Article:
Metro bag searches criticized by public
Tuesday, January 4, 2011
Members of the public spoke out against Metro's decision to start random bag inspections, with speaker after speaker condemning the initiative at a meeting held by the Metro Riders' Advisory Council on Monday evening.
In a string of one-minute statements in the public comment period of the Riders' Advisory Council (RAC) meeting, virtually every speaker called the searches unconstitutional, invasive and ineffective - arguing they could create a false sense of security and aid terrorists. Speakers urged Metro to halt the practice.
"I'd like to ask Metro to please stop wasting our time and money," Andy Hunt said, adding that Metro has hurt more people in accidents than any terrorist. "If he wants to hurt us, he's gonna hurt us."
Dozens of other speakers agreed, castigating the searches as "security theater" that is more likely to heighten fear than safety and rejecting Metro's position that the searches will deter attackers.
"We're not Israel, nor should we be," Robert Ehrmann said. "The searches are ineffective." His comments drew applause, as did those of many speakers.
Metro Transit Police officers at the meeting countered that public comments submitted to Metro on the searches have been positive and showed a video illustrating how the checks are conducted.
"Public comment has been very supportive" apart from at the RAC meeting, said Capt. Kevin Gaddis of the Transit Police. "We have had 55 comments from riders regarding this program" and most were positive, he said. "No customers to date have refused to have their bag searched."
According to the Metro policy, if a customer refuses to allow his bag to be tested for explosives he is not allowed to board buses or trains with the bag.
Another complaint was that inconvenience and delay caused by the searches may hurt ridership. Some speakers said the inspections would discourage them from using the transit system.
"Even a short delay can have a cascading effect," said Karen O'Keefe, a member of the D.C. Bill of Rights Commission.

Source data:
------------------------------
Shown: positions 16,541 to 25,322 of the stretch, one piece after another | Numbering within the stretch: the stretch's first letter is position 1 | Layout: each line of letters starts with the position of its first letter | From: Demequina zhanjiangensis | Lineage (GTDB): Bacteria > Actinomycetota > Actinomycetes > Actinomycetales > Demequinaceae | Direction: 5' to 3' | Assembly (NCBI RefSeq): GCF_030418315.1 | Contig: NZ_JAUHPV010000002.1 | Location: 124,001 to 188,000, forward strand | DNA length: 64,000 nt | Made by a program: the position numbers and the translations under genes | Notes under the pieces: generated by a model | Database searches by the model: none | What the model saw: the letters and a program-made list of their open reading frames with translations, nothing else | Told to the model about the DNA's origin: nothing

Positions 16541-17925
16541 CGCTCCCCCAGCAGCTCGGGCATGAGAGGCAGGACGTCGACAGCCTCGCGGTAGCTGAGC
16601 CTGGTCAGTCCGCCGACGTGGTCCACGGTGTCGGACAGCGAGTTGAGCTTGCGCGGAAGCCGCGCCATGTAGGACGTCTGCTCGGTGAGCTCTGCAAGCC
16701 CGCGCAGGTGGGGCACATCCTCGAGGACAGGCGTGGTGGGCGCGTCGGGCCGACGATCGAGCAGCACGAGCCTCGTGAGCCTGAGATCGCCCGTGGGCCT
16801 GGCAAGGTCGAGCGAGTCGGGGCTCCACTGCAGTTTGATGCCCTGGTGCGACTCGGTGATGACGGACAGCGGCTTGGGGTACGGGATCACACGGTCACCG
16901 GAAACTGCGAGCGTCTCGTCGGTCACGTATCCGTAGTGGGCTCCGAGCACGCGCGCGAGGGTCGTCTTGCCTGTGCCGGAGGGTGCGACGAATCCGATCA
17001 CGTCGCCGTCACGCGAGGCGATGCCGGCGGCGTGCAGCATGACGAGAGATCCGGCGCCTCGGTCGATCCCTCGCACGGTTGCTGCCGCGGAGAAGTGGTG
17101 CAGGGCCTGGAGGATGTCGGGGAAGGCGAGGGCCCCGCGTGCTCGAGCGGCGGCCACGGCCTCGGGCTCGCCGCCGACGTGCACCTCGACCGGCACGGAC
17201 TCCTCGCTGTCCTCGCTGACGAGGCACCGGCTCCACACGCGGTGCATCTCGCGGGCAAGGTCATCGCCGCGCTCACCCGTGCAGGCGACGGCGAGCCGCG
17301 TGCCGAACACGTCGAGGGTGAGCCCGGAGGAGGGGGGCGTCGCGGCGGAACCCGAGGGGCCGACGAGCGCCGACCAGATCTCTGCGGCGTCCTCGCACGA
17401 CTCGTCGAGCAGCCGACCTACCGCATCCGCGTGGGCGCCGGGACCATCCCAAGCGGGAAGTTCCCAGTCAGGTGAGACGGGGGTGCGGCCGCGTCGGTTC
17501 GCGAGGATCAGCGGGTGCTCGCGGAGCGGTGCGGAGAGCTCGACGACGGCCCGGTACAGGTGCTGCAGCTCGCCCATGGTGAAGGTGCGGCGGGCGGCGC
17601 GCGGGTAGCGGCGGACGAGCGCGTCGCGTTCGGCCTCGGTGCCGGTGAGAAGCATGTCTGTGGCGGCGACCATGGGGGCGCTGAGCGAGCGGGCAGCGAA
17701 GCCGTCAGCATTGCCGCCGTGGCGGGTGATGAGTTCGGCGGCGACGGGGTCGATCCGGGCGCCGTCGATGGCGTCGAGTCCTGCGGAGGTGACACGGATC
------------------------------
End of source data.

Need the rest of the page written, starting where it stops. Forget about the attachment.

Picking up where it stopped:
Metro officials say the transit agency seeks to keep the inspections as quick as possible and will not open any bags unless they are flagged by machinery. The agency said that it would target only bags big enough to hold an explosive and that a typical-size purse would not be inspected.
Police said they would uphold their duty to enforce local laws, which could include arresting a rider if contraband were discovered in a search.
Other speakers expressed concern that the inspections could lead to racial profiling. Metro says they are random, with officers selecting whom to search by a pre-determined count of bags.
Transit Police began random inspections of passengers' bags and packages Dec. 21 at the Braddock Road and College Park stations, with reactions from riders pulled aside for checks ranging from irritation to reassurance. Police said they they have set up five inspections - three in addition to the two Dec. 21 checks.
The inspections, carried out by Transit Police officers and bomb-sniffing dogs as well as Transportation Security Administration officers, lasted about 30 seconds but can run for several minutes if the hand-held explosives detection devices give positive readings.
Metro announced its decision to begin the searches in mid-December, two years after it unveiled a similar plan that was never implemented.
The announcement came six weeks after law enforcement authorities arrested a Virginia man in an alleged plot to bomb Metrorail stations there and a week after arresting a man who made threats on his Facebook page about putting pipe bombs on Metrorail cars.
Metro Interim General Manager Richard Sarles said that the inspections were important as an additional tool for improving security and that it was helpful to "vary" security practices.
The inspections on the transit network - the nation's second-busiest, with 86 rail stations and 12,000 bus stops - will be conducted by, at most, several dozenofficers, and Metro officials have acknowledged that the searches will have limitations in an open rail and bus system that carries more than 1.2 million passengers on average weekday.
Matt Johnson said the searches defied logic because "if someone looks suspicious, we can't be sure the police will search them." In addition, he said that if police instead only searched people who appeared suspicious, random searches would be unnecessary. He said that if he were approached to be searched he would refuse, then boycott Metro for his next five trips.
Several speakers urged Metro to focus its resources on other problems and questioned whether transit authorities who appear unable or unwilling to enforce other rules - such as those banning eating and drinking on the system - could effectively prevent terrorist attacks with the searches.
The full RAC will meet Wednesday and consider possible resolutions on the search policy, which, if passed, would be forwarded to the Metro board.
Staff columnist Robert Thomson contributed to this report.